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Cities in Europe and Central Asia : Bulgaria (English)

Cities in Bulgaria are experiencing an important population decline, which is linked to the overall decline of the country’s population and its urban population. However, the country continues to urbanize, in the strict sense of the term, as urban areas decline at slower rates than rural areas. Urban population decline is also not homogeneous across the territory. Decline is disproportionately concentrated in small towns and mid-size cities while large cities like Sofia and Varna continue to grow. A spatial pattern is also visible, with most of the cities located along the Black Sea coast corridor growing. This evidences a re-organization of population within the urban system with cities competing to retain and attract available human capital. Agglomerations and large cities appear to be wining the ‘competition’ as they concentrate the little urban population growth observed in the country. This analysis of the urban system reveals the emergence and consolidation of three city types with contrasting economic, spatial, and demographic patterns. The first type is composed of a few urban centers that are large contributors to the economy and continue to be pillars of economic growth. As mentioned above, these are mainly represented by large cities and agglomerations. The second type, corresponds to cities which continue to be engines of growth in the country despite declining in population. The third corresponds to cities that are declining both in population and economic activity. While this snapshot does not intend to study the underlying dynamics behind observed trends nor prescribe specific interventions; the analysis does have important policy implications. In particular, in regards to the need to develop a dual approach in the managing of urban areas; As it will be difficult to redress trends in overall urban population decline, Bulgaria needs to put in place the right national policies to better manage the population decline of most of its cities. At the subnational level, local authorities will need to re-assess how infrastructure is planned and maintained and the way services are financed and delivered. The country also needs to put in place the right policies in cities that continue to grow economically, but are experiencing population decline. In these cases, city administrators should aim at managing population decline in an efficient and harmonious way making the best out of it,for example, turning brown fields into public space and optimizing public transportation. In parallel, Bulgaria also needs to recognize the role of urban areas in economic growth and make sure that they have the right tools to reach their full potential. To achieve increased productivity in urban centers, the right mix of good governance, a beneficial business climate, and an efficient provision of public goods, usually in the form of public services and infrastructure, is necessary so that agglomeration economies are fostered and congestion costs reduced. In urban areas experiencing population growth, cities should focus on adapting infrastructure and services to ensure that new-comers are well absorbed and integrated into the city and manage peri-urban growth to avoid sprawl, etc. In addition, the realignment of city boundaries or introduction of metropolitan governance mechanisms might be needed to achieve an effective coordination of agglomerations which span across administrative units.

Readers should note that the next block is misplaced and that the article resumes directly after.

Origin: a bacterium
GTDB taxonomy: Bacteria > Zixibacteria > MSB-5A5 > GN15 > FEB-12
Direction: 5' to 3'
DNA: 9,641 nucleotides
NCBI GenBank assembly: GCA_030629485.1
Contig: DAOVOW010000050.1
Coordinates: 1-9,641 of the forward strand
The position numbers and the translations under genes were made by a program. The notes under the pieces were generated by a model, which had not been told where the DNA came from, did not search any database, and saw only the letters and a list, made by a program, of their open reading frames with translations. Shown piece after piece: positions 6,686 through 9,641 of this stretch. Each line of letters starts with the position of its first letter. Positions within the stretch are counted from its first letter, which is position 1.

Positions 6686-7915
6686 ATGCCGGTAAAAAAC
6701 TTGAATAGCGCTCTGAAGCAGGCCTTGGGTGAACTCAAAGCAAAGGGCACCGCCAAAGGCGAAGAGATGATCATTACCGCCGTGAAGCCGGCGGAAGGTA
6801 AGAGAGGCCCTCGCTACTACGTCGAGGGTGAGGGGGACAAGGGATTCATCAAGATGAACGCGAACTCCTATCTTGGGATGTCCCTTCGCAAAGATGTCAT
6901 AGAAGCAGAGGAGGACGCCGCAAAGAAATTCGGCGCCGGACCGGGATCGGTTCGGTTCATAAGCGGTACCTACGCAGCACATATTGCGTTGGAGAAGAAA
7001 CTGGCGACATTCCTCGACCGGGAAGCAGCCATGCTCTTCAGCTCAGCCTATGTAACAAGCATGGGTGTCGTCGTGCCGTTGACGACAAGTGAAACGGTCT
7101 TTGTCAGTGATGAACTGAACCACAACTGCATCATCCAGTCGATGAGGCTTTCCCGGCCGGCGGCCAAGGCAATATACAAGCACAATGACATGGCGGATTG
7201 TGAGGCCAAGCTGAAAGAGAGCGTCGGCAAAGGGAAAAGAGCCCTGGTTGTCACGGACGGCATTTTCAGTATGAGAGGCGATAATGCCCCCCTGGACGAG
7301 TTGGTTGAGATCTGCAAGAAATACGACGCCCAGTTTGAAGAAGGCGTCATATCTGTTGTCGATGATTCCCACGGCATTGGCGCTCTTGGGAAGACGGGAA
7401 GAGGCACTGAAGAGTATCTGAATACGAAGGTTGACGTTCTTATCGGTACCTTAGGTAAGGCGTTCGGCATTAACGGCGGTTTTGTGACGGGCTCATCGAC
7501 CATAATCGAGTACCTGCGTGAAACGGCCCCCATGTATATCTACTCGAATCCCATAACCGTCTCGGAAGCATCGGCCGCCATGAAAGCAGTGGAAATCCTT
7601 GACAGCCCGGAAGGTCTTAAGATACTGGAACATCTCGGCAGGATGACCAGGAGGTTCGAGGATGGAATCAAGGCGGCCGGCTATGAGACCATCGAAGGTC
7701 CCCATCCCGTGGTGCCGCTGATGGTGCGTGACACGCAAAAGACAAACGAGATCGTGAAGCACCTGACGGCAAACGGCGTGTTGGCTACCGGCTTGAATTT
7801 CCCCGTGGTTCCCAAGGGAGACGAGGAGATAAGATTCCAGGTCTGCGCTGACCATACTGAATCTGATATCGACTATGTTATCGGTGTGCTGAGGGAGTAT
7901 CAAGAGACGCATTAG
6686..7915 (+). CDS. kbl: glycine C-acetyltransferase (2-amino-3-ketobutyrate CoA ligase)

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Cities in Europe and Central Asia : Bulgaria (English). Washington, D.C. : World Bank Group. http://documents.worldbank.org/curated/en/322891511932837431/Cities-in-Europe-and-Central-Asia-Bulgaria